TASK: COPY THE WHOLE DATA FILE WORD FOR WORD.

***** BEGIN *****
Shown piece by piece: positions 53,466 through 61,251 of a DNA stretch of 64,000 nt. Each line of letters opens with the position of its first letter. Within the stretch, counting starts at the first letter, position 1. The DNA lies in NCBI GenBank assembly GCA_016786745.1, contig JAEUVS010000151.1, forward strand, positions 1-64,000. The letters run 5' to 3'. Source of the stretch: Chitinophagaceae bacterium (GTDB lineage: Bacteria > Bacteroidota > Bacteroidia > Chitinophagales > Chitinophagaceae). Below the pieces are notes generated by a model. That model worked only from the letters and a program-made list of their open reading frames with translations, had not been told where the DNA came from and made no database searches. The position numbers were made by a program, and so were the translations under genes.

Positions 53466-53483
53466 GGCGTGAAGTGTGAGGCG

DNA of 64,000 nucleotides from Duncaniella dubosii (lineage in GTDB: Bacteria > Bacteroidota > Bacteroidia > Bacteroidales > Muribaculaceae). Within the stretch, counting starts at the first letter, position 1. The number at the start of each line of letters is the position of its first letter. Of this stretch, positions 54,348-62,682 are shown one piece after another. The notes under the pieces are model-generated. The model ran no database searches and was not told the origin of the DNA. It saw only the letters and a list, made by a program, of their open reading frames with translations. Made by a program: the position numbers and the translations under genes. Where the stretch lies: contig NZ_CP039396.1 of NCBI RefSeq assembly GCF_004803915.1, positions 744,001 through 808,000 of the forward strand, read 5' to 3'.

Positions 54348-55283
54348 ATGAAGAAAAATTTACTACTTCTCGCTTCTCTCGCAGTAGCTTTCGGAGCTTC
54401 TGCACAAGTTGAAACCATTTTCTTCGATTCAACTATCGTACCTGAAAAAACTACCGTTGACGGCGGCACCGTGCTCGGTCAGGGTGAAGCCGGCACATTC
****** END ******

Shown piece by piece: positions 53,466 through 61,251 of a DNA stretch of 64,000 nt. Each line of letters opens with the position of its first letter. Within the stretch, counting starts at the first letter, position 1. The DNA lies in NCBI GenBank assembly GCA_016786745.1, contig JAEUVS010000151.1, forward strand, positions 1-64,000. The letters run 5' to 3'. Source of the stretch: Chitinophagaceae bacterium (GTDB lineage: Bacteria > Bacteroidota > Bacteroidia > Chitinophagales > Chitinophagaceae). Below the pieces are notes generated by a model. That model worked only from the letters and a program-made list of their open reading frames with translations, had not been told where the DNA came from and made no database searches. The position numbers were made by a program, and so were the translations under genes.

Positions 53466-53483
53466 GGCGTGAAGTGTGAGGCG

DNA of 64,000 nucleotides from Duncaniella dubosii (lineage in GTDB: Bacteria > Bacteroidota > Bacteroidia > Bacteroidales > Muribaculaceae). Within the stretch, counting starts at the first letter, position 1. The number at the start of each line of letters is the position of its first letter. Of this stretch, positions 54,348-62,682 are shown one piece after another. The notes under the pieces are model-generated. The model ran no database searches and was not told the origin of the DNA. It saw only the letters and a list, made by a program, of their open reading frames with translations. Made by a program: the position numbers and the translations under genes. Where the stretch lies: contig NZ_CP039396.1 of NCBI RefSeq assembly GCF_004803915.1, positions 744,001 through 808,000 of the forward strand, read 5' to 3'.

Positions 54348-55283
54348 ATGAAGAAAAATTTACTACTTCTCGCTTCTCTCGCAGTAGCTTTCGGAGCTTC
54401 TGCACAAGTTGAAACCATTTTCTTCGATTCAACTATCGTACCTGAAAAAACTACCGTTGACGGCGGCACCGTGCTCGGTCAGGGTGAAGCCGGCACATTC